Xenoblade Chronicles 3D is polarizing as a port when you think about it, at least in terms of reviewing it and giving it a straight-up verdict. It’s a masterpiece as a base product, in general. The problem is when you compare it to handheld remakes of perfect classics such as Persona 4 Golden or The Legend of Zelda: Ocarina of Time 3D, it lacks in the extras department. It also doesn’t help that this is a slight graphical downgrade. It’s more a straight lazy port such as Tales of the Abyss. I can safely say that, if you don’t buy a New 3DS for this game alone, I won’t blame you. That hurt a little bit to say. The real truth of the matter, though, is that, no matter what, if you choose to buy a New 3DS because you want that upgrade, you still have a shot at playing the greatest RPG to come out of Japan on last-generation consoles. You have a shot at playing the game that turns the entire genre on its head. It will make you question every Japanese RPG (except the likes Chrono Trigger, Xenogears and Persona 4) before it due to the amount of bloat removed from the typical genre tropes and replaced with lots of substance. I’ll still be playing it on the go when I can because it’s honestly a blessing to have it wherever I go. In fact, I demand that Monster Games give the same treatment to The Last Story and Pandora’s Tower. Now, time for me to start that second run through and 100% this beast of a game!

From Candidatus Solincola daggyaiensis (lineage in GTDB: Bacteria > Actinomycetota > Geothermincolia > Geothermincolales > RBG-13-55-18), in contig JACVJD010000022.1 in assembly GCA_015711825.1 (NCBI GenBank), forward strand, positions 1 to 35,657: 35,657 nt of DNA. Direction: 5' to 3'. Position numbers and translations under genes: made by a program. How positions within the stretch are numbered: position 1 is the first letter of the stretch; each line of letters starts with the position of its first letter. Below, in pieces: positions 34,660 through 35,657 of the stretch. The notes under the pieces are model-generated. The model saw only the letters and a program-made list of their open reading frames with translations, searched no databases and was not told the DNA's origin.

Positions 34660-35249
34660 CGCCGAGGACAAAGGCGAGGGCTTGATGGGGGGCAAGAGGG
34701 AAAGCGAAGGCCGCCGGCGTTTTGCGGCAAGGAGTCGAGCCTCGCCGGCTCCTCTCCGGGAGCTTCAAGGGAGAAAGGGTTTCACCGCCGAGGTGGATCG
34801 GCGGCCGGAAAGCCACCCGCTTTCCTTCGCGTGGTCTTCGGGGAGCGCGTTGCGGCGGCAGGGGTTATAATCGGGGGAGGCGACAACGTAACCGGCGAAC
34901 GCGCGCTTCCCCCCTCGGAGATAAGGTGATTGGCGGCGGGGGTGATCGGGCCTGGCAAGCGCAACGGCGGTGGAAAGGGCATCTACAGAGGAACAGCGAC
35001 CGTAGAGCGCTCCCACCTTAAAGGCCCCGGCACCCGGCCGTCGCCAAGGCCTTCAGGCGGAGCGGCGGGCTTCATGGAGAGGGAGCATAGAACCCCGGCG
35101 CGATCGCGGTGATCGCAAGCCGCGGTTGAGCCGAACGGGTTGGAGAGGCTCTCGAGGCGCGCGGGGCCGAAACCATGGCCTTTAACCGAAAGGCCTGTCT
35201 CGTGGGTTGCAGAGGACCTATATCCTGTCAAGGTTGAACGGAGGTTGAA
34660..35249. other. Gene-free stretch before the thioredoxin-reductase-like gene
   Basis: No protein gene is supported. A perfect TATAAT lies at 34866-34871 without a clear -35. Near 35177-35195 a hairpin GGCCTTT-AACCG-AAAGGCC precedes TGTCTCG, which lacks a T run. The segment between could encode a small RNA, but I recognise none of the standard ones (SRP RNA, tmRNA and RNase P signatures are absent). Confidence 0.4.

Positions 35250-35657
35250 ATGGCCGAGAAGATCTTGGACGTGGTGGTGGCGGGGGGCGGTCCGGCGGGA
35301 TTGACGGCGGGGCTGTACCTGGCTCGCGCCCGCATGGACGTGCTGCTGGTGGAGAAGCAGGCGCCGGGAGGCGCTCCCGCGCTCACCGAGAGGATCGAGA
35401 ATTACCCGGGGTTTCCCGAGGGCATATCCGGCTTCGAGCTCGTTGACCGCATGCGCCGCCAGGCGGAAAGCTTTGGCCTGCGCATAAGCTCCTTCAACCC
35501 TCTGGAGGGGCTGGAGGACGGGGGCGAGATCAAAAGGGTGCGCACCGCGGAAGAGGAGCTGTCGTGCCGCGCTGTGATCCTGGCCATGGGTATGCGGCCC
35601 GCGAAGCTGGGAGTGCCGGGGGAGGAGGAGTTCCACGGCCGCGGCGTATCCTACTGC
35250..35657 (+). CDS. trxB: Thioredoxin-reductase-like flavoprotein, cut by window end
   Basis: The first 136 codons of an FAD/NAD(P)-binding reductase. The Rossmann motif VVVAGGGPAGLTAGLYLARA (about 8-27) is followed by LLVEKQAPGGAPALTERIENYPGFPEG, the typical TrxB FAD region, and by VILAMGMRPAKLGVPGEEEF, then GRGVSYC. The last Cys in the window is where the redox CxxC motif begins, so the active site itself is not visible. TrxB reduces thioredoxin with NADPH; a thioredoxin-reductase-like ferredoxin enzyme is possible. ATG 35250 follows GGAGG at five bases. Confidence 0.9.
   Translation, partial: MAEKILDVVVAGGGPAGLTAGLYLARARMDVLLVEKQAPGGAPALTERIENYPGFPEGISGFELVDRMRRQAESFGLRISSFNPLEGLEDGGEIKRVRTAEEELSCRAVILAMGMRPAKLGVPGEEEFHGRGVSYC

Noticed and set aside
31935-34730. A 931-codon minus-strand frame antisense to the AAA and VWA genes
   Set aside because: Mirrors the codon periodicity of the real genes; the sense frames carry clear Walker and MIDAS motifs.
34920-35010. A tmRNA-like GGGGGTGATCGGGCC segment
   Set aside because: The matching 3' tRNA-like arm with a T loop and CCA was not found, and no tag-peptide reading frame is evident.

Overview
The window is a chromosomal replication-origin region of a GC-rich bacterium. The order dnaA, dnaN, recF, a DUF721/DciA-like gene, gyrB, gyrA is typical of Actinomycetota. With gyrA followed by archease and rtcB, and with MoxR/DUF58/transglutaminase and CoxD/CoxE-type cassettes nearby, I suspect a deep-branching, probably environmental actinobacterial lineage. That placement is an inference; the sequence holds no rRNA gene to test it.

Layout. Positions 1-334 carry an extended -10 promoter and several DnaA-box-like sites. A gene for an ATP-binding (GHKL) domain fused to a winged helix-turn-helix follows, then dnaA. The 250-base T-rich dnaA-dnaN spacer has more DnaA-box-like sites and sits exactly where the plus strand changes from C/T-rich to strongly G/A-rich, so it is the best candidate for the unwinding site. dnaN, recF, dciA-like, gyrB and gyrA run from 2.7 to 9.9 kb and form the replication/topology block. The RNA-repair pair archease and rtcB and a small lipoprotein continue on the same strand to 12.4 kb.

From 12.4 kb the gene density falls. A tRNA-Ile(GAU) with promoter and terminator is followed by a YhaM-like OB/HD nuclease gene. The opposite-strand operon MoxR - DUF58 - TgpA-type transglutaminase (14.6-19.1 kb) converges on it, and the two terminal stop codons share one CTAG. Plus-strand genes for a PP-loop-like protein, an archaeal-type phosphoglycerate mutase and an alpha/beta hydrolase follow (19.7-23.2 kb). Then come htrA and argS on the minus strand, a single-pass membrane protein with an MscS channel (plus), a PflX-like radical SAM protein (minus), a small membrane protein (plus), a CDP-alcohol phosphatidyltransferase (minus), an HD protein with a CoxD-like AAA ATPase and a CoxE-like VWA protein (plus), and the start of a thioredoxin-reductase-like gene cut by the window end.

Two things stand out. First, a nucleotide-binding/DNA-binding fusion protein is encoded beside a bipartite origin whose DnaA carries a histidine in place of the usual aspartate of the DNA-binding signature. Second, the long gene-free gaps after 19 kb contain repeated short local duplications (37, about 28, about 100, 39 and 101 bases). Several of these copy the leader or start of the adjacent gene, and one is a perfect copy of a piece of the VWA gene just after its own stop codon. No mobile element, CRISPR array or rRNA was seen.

Review copy purchased by author.
Xenoblade Chronicles 3D is available on Amazon: